Figure 7 plots the log(vis40) versus the log(vis100) for blend, in most cases, failed to increase with increasing
the 0-VI and 100-VI reference oils according to ASTM amount of VII. We believe that this effect is mainly due
D2270. Figure 7 also shows the plots for oils having to the inconsistent definition of the ASTM reference
constant VI values above 100, calculated by Wright’s oils. If we use different methods of measuring
method [8]. Because the size of Figure 7 is not large, it viscosity-temperature response, we get completely
is difficult to see that the constant-VI lines are not different results. Both the PVI and DVI show the
linear on a log-log scale. Rather the lines show a bend behavior of increasing VI with increasing amount of
in the region of log(vis100) ≈0.85. This nonlinear VII. The PVI uses a 100-VI reference oil series which is
behavior for all oils above 100 VI is a direct technically superior and more consistent compared to
consequence of the criteria established by ASTM for the ASTM reference series. The DVI is based on an
the revised scale. These criteria included ASTM’s actual measure of the slope of the viscosity-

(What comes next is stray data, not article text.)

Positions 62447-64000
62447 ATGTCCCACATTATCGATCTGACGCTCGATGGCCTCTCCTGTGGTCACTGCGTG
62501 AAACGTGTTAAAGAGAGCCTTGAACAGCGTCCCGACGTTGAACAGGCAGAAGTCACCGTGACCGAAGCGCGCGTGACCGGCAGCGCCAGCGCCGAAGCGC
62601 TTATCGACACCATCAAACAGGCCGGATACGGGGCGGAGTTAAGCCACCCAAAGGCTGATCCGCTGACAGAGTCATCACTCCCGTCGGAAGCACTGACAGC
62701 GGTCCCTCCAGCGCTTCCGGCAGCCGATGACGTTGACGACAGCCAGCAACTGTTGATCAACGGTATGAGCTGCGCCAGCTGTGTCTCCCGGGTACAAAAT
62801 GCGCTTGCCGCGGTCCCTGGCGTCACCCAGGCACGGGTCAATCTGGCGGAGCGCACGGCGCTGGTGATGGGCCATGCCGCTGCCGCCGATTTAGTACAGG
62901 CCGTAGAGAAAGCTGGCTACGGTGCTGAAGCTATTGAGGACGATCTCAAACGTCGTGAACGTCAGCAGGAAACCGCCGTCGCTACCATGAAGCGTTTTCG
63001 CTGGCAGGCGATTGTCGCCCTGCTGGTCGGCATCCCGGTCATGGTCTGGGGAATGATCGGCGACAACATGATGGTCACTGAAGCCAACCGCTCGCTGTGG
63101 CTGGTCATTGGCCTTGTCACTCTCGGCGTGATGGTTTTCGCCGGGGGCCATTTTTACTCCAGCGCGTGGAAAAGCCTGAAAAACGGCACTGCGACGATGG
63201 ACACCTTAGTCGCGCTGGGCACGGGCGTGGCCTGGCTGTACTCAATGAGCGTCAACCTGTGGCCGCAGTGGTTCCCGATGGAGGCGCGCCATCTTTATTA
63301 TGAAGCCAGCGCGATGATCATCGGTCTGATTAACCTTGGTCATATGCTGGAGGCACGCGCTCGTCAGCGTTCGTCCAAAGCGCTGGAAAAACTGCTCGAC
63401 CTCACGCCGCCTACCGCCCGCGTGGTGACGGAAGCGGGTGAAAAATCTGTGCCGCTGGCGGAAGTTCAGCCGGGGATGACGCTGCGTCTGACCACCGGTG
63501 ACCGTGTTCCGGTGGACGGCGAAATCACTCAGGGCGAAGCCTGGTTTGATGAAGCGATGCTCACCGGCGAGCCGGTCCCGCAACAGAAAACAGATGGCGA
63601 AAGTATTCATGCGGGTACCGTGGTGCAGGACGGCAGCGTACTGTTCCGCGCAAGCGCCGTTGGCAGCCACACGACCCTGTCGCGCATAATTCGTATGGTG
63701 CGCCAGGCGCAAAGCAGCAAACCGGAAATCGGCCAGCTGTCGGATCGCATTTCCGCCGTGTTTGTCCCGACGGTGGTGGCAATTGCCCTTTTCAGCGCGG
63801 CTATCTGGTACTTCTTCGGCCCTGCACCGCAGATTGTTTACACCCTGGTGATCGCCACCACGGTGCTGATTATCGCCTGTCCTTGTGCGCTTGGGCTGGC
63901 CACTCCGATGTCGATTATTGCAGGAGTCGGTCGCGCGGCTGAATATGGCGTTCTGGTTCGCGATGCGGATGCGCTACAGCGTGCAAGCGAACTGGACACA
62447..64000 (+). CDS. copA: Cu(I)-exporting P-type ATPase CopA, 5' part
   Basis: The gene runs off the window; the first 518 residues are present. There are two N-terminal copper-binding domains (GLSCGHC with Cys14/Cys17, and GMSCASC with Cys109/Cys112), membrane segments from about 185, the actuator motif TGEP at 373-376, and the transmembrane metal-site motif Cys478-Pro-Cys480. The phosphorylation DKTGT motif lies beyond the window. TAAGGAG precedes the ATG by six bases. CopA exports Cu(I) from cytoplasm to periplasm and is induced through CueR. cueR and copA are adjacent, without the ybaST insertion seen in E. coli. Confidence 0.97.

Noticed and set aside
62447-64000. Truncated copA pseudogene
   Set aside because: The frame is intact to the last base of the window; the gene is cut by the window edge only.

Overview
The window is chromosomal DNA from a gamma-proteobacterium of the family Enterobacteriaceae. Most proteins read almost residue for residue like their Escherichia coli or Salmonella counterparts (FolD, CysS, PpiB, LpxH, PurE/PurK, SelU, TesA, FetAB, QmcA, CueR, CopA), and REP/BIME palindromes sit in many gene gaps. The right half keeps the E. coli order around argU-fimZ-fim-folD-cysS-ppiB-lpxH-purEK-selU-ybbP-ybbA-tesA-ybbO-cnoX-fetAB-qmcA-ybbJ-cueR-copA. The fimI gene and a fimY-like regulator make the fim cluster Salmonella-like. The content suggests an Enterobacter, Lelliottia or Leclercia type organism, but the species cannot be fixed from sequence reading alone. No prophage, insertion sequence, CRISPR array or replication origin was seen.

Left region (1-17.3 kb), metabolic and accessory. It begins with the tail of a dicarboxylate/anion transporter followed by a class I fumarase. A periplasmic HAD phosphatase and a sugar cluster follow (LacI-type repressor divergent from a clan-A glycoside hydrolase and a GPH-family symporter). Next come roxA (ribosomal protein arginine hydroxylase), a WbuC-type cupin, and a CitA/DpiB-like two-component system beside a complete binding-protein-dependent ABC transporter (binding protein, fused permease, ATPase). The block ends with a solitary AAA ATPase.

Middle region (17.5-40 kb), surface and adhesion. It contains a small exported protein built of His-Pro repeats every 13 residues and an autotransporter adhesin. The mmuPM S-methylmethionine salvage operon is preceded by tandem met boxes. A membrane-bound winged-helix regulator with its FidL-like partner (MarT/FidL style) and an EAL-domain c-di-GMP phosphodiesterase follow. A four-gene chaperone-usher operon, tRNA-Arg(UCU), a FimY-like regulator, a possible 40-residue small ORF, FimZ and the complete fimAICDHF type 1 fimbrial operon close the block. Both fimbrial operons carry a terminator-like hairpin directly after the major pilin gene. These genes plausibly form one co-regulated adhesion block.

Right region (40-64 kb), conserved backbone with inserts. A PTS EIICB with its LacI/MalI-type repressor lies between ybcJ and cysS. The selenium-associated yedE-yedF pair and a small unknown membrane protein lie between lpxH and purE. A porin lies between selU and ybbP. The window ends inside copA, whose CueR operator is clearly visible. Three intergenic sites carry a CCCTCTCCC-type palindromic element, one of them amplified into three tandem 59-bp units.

desire to retain the well-established 0 to 100 VI scale temperature curve for each blend.
in its original form and also to have a smooth transition
in VI calculations for the region immediately above 100 In previous work we have emphasized the importance
VI. On the other hand, Fenske’s proposed 100-VI of having a more rational definition of VI. This is
reference series [7] has a more rational definition. The because the VI has a large economic influence on the
Fenske series has the interesting property that a plot lubricants industry. For example, the API base oil
of log(vis40) versus log(vis100) for the 100-VI series is classifications are determined by VI. The API Group
a straight line [2], unlike the ASTM 100-VI line in ratings are used to determine the amount of
Figure 7. readacross and testing required in very expensive
engine oil qualification programs. The VI has a large
We believe that the nonlinear behavior in Figure 7 for impact on the economics of base oil manufacture.
high-VI oils serves to explain some of the results Because VI has been used as a quality indicator, the
observed in Figures 1 and 4. As the viscosity at 100°C rating also has a large impact on lubricant pricing.
of a blend increases, the amount of viscosity change
needed at 40°C, for a given change in VI, gets Either the PVI or DVI methods are worthy of further
progressively larger. For example, suppose that a consideration by the industry in order to attain a more
finished blend VI is equal to 150. The following rational definition of VI. Each method has its
changes in vis(40) are needed in order to increase the advantages and disadvantages. Perhaps the biggest